State giving children mainly in low-income families statewide $170 million in extra food money
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Oregon is sending $170 million in extra food aid to children mainly in low-income families statewide.
The Department of Human Services will start issuing payments of $391 from late March to the end of May. A news release said 434,000 children will receive payments.
The money comes from a federal program to help children whose access to food may have been curtailed by the pandemic. The state has sent “multiple rounds” of similar payments, according to Jake Sunderland, press secretary for the department. In the most recent round last fall, 80,000 children received payments totaling $46 million.
The payments coincide with a drastic cut in federal food benefits. This month, the U.S. Department of Agriculture ended emergency SNAP payments, slashing monthly benefits from about $450 per household to $270 a month for about 410,000 households. More than 700,000 people in Oregon qualify for SNAP.
The upcoming one-time payments will not be limited to households, however. Each child who qualifies will receive a payment card in the mail, which means that a family with three children who qualify will receive three payments.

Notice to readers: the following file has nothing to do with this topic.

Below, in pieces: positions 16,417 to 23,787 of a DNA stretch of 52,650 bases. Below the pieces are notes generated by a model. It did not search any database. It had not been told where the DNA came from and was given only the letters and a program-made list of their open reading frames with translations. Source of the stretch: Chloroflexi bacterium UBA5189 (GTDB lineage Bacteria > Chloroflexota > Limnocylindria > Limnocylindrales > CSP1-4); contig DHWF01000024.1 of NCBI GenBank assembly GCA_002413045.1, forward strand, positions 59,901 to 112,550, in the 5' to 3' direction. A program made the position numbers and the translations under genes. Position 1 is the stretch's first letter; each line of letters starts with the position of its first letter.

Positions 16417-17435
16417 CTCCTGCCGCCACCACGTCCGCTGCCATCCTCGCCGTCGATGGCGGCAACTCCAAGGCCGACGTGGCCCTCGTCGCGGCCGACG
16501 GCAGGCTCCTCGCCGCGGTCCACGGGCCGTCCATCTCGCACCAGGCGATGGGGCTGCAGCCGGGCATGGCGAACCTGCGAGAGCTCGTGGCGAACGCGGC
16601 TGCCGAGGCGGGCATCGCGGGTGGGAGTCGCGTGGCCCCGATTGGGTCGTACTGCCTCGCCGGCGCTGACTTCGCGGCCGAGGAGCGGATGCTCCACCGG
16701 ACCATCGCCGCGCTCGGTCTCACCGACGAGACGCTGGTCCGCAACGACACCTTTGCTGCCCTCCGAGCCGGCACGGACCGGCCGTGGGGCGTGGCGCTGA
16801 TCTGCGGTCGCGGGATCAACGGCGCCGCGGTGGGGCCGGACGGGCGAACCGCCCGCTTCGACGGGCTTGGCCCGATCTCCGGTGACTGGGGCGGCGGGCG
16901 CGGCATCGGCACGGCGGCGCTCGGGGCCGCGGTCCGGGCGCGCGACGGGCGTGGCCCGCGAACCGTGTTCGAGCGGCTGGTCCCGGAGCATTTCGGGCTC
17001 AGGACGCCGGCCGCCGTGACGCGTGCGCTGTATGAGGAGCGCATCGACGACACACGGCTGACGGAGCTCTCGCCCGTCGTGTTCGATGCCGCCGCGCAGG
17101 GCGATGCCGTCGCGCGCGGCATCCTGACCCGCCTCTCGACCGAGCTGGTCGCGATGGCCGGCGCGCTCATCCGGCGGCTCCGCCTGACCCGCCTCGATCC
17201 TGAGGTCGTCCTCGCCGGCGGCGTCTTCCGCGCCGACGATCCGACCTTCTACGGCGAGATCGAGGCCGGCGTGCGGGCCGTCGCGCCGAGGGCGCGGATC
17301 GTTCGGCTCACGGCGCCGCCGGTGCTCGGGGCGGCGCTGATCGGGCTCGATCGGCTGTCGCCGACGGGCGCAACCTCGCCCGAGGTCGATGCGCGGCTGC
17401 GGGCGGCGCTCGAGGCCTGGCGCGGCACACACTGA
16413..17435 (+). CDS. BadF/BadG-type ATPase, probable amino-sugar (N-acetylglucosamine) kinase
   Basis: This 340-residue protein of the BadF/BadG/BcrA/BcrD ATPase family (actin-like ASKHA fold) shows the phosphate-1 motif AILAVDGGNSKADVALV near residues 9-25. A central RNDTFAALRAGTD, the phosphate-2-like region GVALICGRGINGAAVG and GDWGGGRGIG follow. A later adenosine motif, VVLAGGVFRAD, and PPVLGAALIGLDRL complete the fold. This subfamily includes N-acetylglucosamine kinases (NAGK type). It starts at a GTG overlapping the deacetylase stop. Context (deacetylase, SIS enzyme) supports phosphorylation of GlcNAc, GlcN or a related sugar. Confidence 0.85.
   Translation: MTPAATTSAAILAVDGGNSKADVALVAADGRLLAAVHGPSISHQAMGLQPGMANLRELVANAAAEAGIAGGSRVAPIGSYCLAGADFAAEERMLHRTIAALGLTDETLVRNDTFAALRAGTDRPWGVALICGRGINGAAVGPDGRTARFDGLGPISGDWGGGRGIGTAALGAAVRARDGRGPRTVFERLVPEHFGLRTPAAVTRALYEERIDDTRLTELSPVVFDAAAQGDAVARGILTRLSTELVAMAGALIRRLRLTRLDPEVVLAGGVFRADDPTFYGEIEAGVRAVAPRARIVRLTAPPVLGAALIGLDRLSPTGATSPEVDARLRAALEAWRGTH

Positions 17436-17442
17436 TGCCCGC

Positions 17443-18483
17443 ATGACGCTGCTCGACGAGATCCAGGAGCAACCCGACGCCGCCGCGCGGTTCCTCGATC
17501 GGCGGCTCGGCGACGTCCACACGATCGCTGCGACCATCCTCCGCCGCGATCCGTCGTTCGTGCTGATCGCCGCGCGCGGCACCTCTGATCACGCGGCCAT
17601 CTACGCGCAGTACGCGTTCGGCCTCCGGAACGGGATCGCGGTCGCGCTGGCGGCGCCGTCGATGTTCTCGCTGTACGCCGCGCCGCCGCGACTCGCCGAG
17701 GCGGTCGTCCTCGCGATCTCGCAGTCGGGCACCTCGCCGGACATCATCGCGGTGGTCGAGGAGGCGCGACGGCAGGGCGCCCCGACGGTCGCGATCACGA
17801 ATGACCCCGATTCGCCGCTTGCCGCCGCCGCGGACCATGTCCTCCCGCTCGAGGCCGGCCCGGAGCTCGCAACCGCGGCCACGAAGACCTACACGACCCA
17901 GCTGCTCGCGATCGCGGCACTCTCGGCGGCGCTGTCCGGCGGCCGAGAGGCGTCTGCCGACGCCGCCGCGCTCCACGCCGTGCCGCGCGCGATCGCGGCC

“As communities continue to be affected by COVID-19 and the rising cost of food, we know that many families are experiencing hardship and are struggling to get enough healthy food for themselves and their children,” Claire Seguin, an interim director of one of the department’s benefit programs, said in a release.
The payments are separate from monthly SNAP benefits and were approved by the federal government in October. Families will be notified by a letter in the mail and that will be followed by a payment card.
The money will not affect meal programs offered in schools. Families with questions can call 844-ORE-PEBT or 844-673-7328 Monday through Friday from 8:00 a.m. to 5:00 p.m. with service in English, Spanish, Russian, Vietnamese, Somalian, Mandarin and Cantonese.
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